In addition to the unfettered hedonism of riding in the park while we were up there, Skippy and I also took advantage of a rare and generous offer to spend a day in the Whistler alpine.
Lee and Sharon had hired a guide to get them up to the peak, show them around a little up high, then escort them around the back side of the mountain and down into Creekside. They invited Skippy and I to come along as their guests--and just how do you say no to that?! Mike was the lucky guide that got to leave his ho-hum normal environs--teaching in the park--in exchange for a day up high. As Mike explained on the ride up the gondola: "Any day you get to spend in the alpine turns out to be a pretty good day...".
The plan was loose all day long, decisions being made on the fly based on how we were feeling and how far off the next wave of showers appeared to be. We didn't get more than 1 minute of 'banger light' for pics, but the real rain held off until the very last moments of the ride, allowing us to immerse ourselves in the rawness of the glacial landscape.
And as stunning as the views were all day, there was also the minor detail that we did better than a vertical mile of descending, much of it on creamy loam deep in the rainforest. BrrrrrAAAap!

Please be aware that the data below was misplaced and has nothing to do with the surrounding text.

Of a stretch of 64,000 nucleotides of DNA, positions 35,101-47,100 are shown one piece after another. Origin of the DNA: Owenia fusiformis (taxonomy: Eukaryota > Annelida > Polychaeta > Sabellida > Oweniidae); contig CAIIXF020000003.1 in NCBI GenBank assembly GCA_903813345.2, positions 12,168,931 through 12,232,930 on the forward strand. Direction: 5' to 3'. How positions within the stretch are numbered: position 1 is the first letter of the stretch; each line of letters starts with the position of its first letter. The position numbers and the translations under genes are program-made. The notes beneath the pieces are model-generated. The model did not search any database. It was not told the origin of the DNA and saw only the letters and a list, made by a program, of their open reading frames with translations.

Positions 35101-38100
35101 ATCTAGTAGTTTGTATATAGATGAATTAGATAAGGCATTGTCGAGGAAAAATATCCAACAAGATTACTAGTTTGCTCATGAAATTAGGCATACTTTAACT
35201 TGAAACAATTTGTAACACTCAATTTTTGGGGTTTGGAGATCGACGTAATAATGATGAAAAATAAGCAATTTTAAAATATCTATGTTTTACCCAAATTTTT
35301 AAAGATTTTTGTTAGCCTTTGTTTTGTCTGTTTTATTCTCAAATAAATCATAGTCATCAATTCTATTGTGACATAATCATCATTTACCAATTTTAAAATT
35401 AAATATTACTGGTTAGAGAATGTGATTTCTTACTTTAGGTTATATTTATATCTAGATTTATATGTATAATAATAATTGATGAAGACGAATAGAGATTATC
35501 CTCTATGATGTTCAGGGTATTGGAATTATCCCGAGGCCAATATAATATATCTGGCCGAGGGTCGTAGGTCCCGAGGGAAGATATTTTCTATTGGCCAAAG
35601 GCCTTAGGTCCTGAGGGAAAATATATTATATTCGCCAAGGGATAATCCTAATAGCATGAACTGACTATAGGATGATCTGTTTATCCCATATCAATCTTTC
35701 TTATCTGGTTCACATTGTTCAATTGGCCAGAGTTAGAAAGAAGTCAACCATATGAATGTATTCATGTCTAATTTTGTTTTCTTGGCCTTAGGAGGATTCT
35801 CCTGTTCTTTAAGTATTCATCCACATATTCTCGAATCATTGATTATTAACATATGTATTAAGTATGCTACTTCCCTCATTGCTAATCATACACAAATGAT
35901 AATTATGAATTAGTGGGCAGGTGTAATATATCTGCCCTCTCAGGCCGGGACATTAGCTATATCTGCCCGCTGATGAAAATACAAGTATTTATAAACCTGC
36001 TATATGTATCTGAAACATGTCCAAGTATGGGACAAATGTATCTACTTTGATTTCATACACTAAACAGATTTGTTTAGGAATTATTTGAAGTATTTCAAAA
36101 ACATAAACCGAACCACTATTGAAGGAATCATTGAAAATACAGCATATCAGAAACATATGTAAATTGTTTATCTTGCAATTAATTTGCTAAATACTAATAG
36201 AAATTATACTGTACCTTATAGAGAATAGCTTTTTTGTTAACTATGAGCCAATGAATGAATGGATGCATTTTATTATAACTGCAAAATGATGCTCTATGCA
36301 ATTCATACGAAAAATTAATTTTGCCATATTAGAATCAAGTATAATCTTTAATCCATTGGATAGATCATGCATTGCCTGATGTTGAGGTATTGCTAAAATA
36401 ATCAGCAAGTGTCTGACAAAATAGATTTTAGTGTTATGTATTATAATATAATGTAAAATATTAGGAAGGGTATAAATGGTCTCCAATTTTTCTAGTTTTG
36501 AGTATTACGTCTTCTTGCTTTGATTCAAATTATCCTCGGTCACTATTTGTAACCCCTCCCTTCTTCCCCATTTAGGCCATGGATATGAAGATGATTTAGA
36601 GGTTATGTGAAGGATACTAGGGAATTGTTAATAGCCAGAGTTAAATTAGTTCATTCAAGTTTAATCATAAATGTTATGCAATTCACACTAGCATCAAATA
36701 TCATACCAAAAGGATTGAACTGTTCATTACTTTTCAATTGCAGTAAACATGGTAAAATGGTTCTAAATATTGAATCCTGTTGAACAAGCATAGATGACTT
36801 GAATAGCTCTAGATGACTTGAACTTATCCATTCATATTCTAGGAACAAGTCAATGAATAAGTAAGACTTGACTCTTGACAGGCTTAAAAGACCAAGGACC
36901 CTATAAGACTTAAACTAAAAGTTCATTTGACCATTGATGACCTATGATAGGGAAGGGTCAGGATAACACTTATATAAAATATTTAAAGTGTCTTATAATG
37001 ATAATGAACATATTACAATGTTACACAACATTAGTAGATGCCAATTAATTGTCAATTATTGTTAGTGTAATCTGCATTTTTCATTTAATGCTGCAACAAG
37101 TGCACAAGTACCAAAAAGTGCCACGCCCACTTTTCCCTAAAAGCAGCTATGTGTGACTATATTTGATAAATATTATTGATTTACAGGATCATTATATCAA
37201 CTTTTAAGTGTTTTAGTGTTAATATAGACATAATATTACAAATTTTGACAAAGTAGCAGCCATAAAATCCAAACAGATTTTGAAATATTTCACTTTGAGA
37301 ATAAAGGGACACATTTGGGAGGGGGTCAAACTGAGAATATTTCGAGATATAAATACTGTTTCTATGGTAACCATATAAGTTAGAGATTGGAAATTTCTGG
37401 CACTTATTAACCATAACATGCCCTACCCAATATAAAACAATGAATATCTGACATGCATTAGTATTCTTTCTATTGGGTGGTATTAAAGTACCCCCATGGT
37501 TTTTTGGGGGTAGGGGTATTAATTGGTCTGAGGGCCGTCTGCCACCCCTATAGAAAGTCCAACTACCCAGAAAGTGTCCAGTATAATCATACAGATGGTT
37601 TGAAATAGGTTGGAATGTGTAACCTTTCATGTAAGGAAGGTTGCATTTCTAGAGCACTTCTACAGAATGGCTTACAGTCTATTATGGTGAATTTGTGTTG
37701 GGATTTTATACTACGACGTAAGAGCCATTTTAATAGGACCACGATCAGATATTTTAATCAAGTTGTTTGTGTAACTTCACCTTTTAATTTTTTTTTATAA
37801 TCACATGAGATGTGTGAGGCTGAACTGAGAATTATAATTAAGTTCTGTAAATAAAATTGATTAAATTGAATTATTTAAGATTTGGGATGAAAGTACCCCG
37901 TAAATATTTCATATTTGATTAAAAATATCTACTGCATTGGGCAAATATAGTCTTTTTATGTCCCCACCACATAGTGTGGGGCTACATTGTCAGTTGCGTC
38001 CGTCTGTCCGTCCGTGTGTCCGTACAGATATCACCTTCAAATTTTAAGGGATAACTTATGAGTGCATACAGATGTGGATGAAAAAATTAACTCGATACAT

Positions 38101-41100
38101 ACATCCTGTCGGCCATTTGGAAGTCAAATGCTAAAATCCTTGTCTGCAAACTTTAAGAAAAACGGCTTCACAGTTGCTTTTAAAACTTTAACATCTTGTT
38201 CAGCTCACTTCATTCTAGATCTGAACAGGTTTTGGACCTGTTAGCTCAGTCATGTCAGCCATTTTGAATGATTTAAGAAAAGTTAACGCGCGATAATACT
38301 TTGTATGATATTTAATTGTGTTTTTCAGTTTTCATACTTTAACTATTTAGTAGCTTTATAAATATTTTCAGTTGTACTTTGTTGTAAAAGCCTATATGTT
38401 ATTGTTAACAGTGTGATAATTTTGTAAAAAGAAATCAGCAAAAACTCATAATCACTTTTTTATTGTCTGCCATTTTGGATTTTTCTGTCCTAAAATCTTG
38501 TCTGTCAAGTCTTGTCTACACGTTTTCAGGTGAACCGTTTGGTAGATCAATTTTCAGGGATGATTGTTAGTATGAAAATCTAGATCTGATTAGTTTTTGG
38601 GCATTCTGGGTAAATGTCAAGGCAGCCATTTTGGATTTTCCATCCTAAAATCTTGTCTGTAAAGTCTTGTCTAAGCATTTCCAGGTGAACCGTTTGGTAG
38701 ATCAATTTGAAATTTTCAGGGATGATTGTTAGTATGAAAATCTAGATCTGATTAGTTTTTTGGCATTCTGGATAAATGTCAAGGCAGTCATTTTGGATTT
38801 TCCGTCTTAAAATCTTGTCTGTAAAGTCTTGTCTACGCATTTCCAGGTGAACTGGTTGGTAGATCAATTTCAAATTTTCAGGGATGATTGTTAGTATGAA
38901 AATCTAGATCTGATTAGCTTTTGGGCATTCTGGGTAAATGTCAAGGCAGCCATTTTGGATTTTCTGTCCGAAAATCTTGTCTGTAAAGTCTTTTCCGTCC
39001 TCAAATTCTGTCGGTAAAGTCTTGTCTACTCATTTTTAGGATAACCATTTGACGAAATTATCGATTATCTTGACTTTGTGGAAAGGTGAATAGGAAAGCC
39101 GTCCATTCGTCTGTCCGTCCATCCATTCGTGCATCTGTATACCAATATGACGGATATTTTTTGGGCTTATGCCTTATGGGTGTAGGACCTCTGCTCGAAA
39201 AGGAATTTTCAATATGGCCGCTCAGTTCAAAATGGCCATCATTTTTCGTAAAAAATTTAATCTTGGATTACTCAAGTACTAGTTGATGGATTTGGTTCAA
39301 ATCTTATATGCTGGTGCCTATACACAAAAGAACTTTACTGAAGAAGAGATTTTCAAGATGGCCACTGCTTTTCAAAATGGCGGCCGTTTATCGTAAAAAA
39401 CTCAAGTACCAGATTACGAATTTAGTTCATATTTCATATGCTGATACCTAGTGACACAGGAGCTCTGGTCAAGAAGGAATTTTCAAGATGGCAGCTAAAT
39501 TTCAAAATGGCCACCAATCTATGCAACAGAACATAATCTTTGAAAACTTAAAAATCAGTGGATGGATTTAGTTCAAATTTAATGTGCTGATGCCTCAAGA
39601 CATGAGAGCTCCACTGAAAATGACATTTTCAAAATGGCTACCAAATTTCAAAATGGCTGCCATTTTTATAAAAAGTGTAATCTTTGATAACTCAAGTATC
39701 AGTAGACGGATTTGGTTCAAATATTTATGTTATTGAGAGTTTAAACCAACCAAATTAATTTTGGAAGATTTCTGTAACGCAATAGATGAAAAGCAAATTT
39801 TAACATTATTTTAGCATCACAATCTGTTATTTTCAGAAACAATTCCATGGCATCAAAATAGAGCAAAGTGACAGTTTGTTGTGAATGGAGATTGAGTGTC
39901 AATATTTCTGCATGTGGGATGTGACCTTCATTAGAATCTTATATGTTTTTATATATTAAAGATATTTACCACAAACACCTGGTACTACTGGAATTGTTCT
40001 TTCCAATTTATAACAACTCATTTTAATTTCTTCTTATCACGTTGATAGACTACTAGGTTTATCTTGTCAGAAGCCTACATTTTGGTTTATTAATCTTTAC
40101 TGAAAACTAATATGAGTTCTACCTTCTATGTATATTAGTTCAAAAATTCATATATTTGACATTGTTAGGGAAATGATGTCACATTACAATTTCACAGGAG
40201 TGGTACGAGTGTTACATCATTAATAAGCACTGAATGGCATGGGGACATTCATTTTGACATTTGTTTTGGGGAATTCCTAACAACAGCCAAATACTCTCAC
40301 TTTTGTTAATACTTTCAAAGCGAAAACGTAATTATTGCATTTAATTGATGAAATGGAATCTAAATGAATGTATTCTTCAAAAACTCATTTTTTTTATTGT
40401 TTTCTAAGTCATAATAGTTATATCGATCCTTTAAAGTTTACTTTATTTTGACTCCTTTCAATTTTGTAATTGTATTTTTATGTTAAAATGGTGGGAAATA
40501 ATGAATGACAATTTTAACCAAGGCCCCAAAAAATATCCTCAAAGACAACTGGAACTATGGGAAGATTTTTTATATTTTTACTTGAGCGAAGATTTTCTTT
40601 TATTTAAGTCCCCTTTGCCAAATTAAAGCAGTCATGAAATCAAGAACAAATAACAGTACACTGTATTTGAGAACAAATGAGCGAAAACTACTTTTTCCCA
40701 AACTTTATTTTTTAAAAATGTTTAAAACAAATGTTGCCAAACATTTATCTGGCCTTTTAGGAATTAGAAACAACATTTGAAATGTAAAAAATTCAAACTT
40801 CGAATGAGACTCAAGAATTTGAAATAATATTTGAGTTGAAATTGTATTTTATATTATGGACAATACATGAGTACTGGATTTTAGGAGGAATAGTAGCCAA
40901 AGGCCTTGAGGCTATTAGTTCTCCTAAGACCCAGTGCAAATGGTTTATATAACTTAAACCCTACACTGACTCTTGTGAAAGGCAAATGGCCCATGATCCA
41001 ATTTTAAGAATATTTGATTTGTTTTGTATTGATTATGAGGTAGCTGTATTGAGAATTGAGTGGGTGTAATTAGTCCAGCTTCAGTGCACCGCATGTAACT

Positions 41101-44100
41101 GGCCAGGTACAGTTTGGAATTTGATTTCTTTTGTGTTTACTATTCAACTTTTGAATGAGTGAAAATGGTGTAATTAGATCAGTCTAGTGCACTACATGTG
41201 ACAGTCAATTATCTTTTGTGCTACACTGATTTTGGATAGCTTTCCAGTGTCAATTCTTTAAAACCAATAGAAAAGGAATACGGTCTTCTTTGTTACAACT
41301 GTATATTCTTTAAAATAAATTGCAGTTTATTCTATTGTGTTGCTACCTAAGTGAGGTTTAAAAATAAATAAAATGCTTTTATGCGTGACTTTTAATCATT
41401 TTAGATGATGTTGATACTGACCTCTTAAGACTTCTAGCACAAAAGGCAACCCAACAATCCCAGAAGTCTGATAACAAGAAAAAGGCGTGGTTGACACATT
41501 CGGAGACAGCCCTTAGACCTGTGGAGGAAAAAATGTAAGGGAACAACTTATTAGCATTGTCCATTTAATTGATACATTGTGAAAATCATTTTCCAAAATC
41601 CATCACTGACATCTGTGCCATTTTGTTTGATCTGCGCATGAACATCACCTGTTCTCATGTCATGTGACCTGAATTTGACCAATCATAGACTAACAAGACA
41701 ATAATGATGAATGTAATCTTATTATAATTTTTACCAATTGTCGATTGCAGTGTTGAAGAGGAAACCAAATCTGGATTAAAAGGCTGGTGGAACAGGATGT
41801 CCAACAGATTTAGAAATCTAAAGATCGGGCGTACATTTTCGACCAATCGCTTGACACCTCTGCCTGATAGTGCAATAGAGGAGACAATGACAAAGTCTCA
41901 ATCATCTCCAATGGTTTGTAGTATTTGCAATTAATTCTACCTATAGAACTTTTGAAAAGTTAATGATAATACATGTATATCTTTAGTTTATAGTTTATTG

I don't remember the names of all the trails we rode. Khyber Pass and Highway 86 were but two of them. I recall several conversations happening at trail junctions where Lee, Mike, and Sharon weighed options and compared notes on past ski tours and bike trips. I gathered that the trail options were many and fun, and that maybe, just maybe, they chose slightly easier routes to keep us touristas alive a bit longer.
The riding we did up high was quite different than what we'd been doing in the park. Think blue groove off-the-brakes straights transitioning abruptly into steep, chest-on-the-saddle off-cambers with off-axis (and wet!) roots flowing to the outsides of the turns. Which, of course, is where I occasionally ended up. Lee, following closely, was gracious to my many off-trail excursions, offering much more encouragement than ridicule.
Here's Lee's take on the day:
Mike noted that Skippy was struggling a bit with the wet roots. Mike gave him a quick tip (manual the front wheel over, then don't worry about the rear) that got Skippy back on his game. Guide? Instructor? Mike did a bang-up job at both.
Here's the way I saw the day:
The day offered a lesson in contrasts when compared to what we'd come to Whistler to *specifically* do. Instead of the expected thrill-a-minute adrenaline ride lower down, we got the bigger picture, at a slower pace, and got to lay our fingers ever so briefly on the pulse of the place.
Unexpectedly precious, that.
In the end it was just as Mike said--a day in the alpine, and a pretty damn good one at that.
Thanks for checkin' in.